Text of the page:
Miscarriage | Fit Pregnancy


Miscarriage Reality Check

Your miscarriage risk is probably lower than you think; in fact, if you have no symptoms, such as bleeding, it’s less than 2 percent. The overall risk once you know you’re pregnant is 12 percent to 15 percent, but most women who go on to have a miscarriage have had symptoms. The best news of all: An average of 19 out of 20 first-time moms go on to have healthy, full-term pregnancies after a miscarriage. A recent British study also found that a woman’s miscarriage risk is related to her past pregnancy history as follows: 

The Heart of It All

It's just past rush hour, and my husband, Nelson, and I are riding the Red Line T into Boston. I'm finally feeling morning sickness (at all times of the day, in fact) so I'm trying extra hard to keep the queasiness at bay while we squish in next to a crowd of people. I catch a whiff of strong jasmine perfume from a heavy set lady dressed in a red flowing tunic and fight off the heaving sensation in my belly. I close my eyes, breath slowly, and listen to the sound of the trolley car now ricocheting along the tracks.

First Trimester Bleeding and Miscarriage

I've gotten quite a few emails lately with questions about miscarriage and first trimester bleeding. Nadine had an early miscarriage recently and was advised to wait three months before trying again. Amber had her first OB appointment and was told she wasn't nine weeks along as she thought but six weeks. Her placenta was big and there was no heartbeat. Kerri recently had her first prenatal appointment and reported a little spotting but didn't get any response or advice from her doctor.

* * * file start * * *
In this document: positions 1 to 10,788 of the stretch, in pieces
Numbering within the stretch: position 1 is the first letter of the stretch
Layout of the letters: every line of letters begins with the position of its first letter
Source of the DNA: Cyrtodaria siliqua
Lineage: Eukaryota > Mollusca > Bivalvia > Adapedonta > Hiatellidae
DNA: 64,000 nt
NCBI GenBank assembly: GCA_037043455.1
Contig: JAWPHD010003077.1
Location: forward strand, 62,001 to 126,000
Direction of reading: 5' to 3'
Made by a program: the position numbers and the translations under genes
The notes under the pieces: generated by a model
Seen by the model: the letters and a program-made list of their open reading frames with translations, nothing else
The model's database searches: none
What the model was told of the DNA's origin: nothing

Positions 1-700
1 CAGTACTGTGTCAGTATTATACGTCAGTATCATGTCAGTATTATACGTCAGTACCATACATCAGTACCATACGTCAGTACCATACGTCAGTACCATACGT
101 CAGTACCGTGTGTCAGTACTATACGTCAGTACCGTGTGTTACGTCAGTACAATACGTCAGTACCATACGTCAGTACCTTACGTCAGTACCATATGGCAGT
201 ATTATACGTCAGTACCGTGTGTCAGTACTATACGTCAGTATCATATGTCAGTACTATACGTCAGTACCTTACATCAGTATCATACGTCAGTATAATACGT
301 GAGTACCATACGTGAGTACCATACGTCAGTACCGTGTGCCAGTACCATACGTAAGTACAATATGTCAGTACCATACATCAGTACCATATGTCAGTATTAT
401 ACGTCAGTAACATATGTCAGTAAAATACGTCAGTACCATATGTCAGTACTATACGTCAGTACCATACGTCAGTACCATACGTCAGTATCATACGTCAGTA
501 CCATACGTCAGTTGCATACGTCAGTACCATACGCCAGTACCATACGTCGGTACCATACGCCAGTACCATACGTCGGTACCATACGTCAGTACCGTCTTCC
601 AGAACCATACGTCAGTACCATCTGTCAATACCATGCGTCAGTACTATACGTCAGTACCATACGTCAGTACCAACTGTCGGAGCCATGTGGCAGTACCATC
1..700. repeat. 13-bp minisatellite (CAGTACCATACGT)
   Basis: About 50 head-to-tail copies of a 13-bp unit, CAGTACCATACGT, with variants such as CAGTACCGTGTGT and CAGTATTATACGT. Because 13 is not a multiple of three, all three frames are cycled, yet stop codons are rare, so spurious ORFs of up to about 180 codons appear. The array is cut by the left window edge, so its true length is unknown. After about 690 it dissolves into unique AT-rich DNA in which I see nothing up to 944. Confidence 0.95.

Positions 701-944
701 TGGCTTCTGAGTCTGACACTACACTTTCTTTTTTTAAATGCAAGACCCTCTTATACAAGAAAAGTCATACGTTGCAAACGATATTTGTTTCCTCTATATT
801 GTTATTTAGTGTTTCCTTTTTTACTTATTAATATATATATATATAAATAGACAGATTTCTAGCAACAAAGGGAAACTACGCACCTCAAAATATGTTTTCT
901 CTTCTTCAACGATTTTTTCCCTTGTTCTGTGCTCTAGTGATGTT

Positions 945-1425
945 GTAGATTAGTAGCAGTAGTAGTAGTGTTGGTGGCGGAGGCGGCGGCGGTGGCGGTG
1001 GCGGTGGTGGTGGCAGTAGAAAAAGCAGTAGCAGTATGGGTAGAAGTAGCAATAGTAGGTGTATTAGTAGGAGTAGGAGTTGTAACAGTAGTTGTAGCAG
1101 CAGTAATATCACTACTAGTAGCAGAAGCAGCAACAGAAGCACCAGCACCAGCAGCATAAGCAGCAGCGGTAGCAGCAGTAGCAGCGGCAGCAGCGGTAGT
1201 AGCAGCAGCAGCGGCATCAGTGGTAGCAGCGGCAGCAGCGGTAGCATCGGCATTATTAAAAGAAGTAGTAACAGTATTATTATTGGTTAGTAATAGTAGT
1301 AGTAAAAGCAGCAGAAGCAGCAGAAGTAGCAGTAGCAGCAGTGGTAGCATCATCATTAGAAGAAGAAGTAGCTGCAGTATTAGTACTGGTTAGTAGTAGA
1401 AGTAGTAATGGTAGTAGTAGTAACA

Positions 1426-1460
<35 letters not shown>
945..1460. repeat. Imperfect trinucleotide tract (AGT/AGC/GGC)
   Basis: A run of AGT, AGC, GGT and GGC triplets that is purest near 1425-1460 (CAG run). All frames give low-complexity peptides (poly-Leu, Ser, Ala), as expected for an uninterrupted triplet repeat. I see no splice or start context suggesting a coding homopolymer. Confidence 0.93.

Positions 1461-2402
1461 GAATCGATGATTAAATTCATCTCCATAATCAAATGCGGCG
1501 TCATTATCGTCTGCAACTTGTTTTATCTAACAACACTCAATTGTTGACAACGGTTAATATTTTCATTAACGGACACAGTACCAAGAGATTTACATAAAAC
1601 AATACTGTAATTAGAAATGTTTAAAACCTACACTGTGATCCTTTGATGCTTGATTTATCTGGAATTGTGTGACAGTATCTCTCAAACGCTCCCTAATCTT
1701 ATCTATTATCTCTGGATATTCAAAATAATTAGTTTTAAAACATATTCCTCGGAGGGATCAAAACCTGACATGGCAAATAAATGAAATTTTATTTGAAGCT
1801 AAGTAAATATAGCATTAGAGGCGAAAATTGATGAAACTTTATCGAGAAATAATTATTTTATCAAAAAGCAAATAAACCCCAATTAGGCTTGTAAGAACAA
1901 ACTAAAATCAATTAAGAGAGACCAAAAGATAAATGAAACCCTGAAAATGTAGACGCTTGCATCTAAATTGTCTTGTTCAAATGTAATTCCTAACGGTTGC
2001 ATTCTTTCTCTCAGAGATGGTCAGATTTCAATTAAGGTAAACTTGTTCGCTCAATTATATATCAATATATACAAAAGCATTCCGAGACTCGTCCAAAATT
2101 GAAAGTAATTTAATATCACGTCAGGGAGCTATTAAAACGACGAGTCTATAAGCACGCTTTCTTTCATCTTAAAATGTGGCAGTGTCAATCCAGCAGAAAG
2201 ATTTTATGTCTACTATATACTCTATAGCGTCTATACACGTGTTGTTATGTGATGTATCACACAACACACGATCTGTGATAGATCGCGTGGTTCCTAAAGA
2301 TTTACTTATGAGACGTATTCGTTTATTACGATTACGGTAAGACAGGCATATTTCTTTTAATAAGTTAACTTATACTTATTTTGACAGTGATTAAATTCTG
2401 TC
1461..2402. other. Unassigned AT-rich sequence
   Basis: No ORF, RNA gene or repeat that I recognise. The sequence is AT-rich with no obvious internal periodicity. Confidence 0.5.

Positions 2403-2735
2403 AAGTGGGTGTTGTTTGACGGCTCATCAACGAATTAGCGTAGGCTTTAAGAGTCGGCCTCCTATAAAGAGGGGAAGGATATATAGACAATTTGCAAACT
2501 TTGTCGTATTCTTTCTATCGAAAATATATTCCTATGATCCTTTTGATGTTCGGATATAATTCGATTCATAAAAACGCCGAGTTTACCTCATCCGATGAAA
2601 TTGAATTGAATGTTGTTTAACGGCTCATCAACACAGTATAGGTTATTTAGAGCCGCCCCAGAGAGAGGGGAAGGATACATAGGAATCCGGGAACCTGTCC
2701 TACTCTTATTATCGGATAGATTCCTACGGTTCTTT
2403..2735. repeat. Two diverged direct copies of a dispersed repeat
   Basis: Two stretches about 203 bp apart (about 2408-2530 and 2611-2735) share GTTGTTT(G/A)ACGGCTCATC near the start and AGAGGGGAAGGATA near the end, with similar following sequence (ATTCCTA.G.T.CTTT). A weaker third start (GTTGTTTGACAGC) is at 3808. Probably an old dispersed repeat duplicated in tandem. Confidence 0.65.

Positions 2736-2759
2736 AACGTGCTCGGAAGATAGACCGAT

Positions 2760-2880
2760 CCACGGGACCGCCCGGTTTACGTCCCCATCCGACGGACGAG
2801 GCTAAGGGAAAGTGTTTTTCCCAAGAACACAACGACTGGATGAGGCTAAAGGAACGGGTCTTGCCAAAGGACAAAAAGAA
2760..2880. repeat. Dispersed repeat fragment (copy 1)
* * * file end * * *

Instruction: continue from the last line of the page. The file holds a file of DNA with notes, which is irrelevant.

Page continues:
Crazy Cramps

Let's talk about cramps. You thought you'd leave those suckers behind for nine months once you got pregnant. You figured you'd have a bunch of big whoppers when you went into labor but other than that, you'd be cramp-free. Along with no period, isn't that supposed to be one of the perks of pregnancy? But then you notice some twinges. A little aching that comes and goes. Maybe you're just a few weeks along and worried there's a miscarriage coming. Maybe you're in your second trimester and worried it's preterm labor.

A Mother Never Forgets

Michelle's riding the roller coaster. She had an ultrasound this week because of spotting, thinking she was around nine weeks pregnant. The technician gave her sad news. There was a sac (amniotic membrane) but nothing in it. Michelle and her husband were obviously upset until an obstetrician told her the reason the sac was empty was because she was only six weeks along—not nine. Her blood hormone levels were adequate and appropriate for a six-week pregnancy. Sometimes we can see a beating heart on a six-week ultrasound but not always.

An Unimaginable Loss

My sister and her husband just lost a baby halfway through their pregnancy. It's the kind of heartbreak I can only imagine, and it leaves me feeling heartbroken for them, and completely helpless.

The Mystery of Stillbirth: Still Seeking Explanations

As major campaigns to prevent sudden infant death syndrome and premature births make headway—and headlines—stillbirth has largely been overlooked, according to a World Health Organization report. There were 25,655 stillbirths in the U.S. in 2004, and while the number has slowly declined over the last few decades, rates remain higher than in many other developed nations.

The Silent Loss, Part 2

When I found out I was pregnant, I was simultaneously thrilled about having a baby and petrified that something would go wrong. Chalk it up to the occupational hazards of being a health writer, too much time spent trolling the Internet or a somewhat obsessive, glass-half-full-of-water-that-might-contain-toxins personality. Whatever the reason, I had a long list of bad things in my head. And miscarriage topped the list.

A Worrisome Wait

Laura Randolph 30, California
Laura's tips for dealing with a potentially problematic pregnancy:
•Talk to friends about your situation--they may have dealt with a similar dilemma.
•If you're dealing with AFP test results, focus on the statistics that show a high number of false positives.
•Try not to let your emotions get the best of you or to allow worries to spiral out of control.